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RIGHTS-THAILAND: Bloodbath Feared in Fresh Anti-Narcotics Drive
BANGKOK, Feb 27, 2008 (IPS) - Thai human rights activists are raising the alarm over a possible bloodbath in a second 'war on drugs,' that the new government plans to launch to suppress the trade in narcotics.
Public statements by Prime Minister Samak Sundaravej, that no quarter will be given in targeting drug networks, have added to these concerns. ''It is impossible to avoid killings when implementing drug suppression,'' Samak was reported to have said during a regular television programme, 'Samak's Talk,' broadcast every Sunday.
''When the crackdown is underway, killings will take place,'' the premier, who led his People Power Party (PPP) to victory at a late December election, added. ''I want people to understand that in order to fulfill the anti-drug objective, extra-judicial killings do occur, but police officers responsible for the acts will have to face legal consequences.''
According to 'The Nation', an English-language newspaper, the government has been cavalier about the number of people who may be killed during the campaign. Interior Minister Chalerm Yoobamrung said that ''he would not mind if a few thousand drug suspects were eliminated by their comrades in crime,'' it noted in a Monday editorial.
''Asked to comment on the interior minister's planned crackdown on drugs, Samak upped the ante by saying that he couldn't care less if 5,000 drug pushers were killed by their own kind,'' the daily added. ''The prime minister said that no one should be sorry to see suspected drug traffickers die in large numbers.''
Such language is creating a climate for the police and other officials to pursue a ''license to kill'' policy, said Boonthan Veerawongse, the head of Amnesty International's Thailand office, in an interview. ''Many innocents may fall as targets due to the extra-judicial killings.''
His human rights lobby is among a growing chorus of like-minded organisations and activists warning against an anti-narcotics drive that is unaccountable to the law. ''We have started telling the public that people dealing in drugs have to be arrested and go through the justice system,'' Bonnthan explained. ''They have to be brought into courts and tried; not executed outside.''
The alarm raised by human rights groups is not misplaced. In 2003, over 2,500 people were killed during a 'war on drug' unleashed by the administration of former prime minister Thaksin Shinawatra, who was ousted from power by the military in a September 2006 coup. Thaksin dismissed charges of extra-judicial killings during that drug eradication campaign. He used the same arguments the current government is using to explain the large number of deaths during such a campaign -- that the drug dealers are killing each other.
Yet, subsequent research by human rights monitors and a special committee appointed by the military regime in 2007 to investigate the 2003 anti-drug campaign suggested otherwise. Over 1,000 of the people who were killed that year had little connection with this South-east Asian nation's drug networks, the investigations revealed.
To date, no senior government or police officer linked to the murder of so many innocent civilians has been prosecuted. And civilians who lost relatives at the time, such as Lawan Rattanapreechchan, are losing hope about justice ever prevailing. ''It is frustrating. The DSI (Department of Special Investigation) is sending us from one office to another when we ask about the inquiry,'' 45-year-old Lawan told IPS.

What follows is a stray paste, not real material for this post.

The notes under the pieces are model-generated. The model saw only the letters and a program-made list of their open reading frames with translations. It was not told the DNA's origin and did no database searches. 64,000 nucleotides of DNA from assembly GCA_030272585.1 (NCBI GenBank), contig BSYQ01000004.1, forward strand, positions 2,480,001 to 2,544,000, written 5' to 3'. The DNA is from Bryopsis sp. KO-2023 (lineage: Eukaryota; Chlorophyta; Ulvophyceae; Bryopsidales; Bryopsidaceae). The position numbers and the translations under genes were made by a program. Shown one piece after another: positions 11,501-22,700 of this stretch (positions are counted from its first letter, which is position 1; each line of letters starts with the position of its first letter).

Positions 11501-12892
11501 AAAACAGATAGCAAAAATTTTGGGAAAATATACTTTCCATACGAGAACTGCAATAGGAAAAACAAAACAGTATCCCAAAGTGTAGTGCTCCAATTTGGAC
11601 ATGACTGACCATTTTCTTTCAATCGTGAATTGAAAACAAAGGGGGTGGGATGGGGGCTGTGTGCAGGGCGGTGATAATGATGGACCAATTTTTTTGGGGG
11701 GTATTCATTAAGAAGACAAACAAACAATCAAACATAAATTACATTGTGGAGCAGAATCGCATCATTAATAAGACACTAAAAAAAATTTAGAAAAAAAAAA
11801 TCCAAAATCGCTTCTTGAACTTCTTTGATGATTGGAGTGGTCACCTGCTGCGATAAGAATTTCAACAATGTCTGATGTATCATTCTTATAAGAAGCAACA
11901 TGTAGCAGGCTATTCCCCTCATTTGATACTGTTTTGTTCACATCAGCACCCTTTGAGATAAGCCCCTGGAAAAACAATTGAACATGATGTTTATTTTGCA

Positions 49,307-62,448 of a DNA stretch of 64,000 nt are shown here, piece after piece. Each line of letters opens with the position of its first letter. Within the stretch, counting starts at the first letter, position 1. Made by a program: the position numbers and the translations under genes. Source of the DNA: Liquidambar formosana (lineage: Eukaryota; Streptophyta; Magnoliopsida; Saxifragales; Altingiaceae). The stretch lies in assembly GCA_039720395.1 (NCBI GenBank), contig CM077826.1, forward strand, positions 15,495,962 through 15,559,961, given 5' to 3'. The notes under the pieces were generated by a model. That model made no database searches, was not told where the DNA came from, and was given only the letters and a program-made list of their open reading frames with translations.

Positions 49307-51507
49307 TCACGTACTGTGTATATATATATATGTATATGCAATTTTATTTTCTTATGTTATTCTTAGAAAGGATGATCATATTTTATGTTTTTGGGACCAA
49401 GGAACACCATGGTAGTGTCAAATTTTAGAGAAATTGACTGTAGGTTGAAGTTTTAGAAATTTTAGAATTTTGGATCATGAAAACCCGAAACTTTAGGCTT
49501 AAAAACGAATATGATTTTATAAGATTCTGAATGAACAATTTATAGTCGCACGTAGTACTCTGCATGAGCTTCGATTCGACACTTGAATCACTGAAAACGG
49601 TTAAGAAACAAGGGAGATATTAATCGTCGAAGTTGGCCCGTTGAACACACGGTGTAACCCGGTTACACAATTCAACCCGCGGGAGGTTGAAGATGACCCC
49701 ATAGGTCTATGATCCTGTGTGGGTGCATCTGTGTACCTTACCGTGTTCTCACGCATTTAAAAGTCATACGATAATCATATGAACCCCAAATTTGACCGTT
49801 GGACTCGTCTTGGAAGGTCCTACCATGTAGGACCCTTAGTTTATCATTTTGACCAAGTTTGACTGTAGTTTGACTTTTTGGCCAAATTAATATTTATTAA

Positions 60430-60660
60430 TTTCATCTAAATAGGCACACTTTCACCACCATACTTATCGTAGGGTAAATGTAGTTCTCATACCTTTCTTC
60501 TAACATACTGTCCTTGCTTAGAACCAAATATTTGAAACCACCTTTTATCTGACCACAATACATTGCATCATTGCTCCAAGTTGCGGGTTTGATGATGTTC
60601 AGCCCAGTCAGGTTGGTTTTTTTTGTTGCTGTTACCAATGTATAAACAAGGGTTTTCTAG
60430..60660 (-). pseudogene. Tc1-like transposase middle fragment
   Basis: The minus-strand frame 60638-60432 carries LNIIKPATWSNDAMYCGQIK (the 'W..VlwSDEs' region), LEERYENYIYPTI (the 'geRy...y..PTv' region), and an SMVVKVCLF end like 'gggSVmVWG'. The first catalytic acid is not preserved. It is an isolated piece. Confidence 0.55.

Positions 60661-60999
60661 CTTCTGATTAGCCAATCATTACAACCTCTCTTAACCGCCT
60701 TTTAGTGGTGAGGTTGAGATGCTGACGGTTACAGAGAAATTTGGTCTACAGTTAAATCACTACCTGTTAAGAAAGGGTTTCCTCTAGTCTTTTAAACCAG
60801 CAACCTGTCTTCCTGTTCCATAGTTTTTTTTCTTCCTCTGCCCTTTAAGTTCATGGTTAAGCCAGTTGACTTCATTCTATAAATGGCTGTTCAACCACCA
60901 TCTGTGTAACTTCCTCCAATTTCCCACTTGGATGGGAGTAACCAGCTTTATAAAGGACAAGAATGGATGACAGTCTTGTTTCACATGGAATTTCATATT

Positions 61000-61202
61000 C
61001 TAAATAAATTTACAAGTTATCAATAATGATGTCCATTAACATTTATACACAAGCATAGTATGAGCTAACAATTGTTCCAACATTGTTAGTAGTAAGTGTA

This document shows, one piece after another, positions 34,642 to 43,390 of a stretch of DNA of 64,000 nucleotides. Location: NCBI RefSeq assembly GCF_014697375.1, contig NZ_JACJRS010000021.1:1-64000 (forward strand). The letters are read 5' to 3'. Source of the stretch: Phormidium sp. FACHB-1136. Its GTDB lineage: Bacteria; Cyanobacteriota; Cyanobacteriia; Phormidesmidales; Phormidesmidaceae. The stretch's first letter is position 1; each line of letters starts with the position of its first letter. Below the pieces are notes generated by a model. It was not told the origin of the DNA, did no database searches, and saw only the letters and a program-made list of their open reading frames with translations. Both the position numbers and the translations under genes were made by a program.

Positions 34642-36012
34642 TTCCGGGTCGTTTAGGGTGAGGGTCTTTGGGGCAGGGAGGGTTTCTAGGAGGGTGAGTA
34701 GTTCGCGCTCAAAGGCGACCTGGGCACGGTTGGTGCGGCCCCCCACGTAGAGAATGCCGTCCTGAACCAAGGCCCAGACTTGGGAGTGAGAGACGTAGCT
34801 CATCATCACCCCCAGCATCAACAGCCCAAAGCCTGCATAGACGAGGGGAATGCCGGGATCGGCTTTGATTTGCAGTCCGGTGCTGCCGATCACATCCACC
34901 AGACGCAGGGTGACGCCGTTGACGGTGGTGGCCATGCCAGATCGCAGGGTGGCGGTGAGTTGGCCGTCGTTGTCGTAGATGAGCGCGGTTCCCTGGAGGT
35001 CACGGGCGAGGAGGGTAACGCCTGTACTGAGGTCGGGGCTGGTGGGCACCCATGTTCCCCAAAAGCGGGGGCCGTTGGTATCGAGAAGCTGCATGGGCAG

She says that her 33-year-old sister and her sister's 44-year-old husband were among the innocents who were gunned down during the 2003 anti-drug campaign. They were shot to death late evening in May that year near a security checkpoint in Mae Sot, a town by the side of the Thai-Burma border.
In January this year, the special committee appointed by the military regime, which ruled Thailand for 16 months, announced that it had no evidence to punish the perpetrators of the 2003 'war on drugs'. It was an admission that shocked human rights groups, since there was available evidence of written instructions by senior government officials to use heavy-handed tactics during the anti-drug campaign under the Thaksin administration.
Notorious during that campaign was the initial order given by the central government to the heads of the country's 76 provinces to prepare ''black lists'' of suspected drug dealers. Thereafter, each province was order to slice that number with monthly targets, in some cases by as much as 25 percent. Some villagers in the north whose names appeared on the ''black lists'' quivered with fear. Others who were named on the lists were ordered to report to the local police station, only to be shot days later.
That drive against the narcotics trade grew out of public concern about the high number of people, some as young as 15 years, being hooked on methamphetamines. A U.N. study at the time estimated that anywhere from 500 million to 700 million speed pills produced in narcotics labs in neighbouring Burma were smuggled across the border into Thailand annually.
Public support for Thaksin's anti-drug campaign exposed the country's reluctance to be troubled by human rights violations. ''There was no public protest against the abuse at the time; the human rights voices were in the minority,'' said Sriprapha Petchraramesree, a lecturer in human rights at Mahidol University, based outside Bangkok. ''The whole society never questioned the problem.''
A similar climate of condoning violence during the 2008 'war on drugs' is likely to prevail, she explained during an interview. ''In many ways, Thai society is becoming more silent. This means accepting the government's view.''
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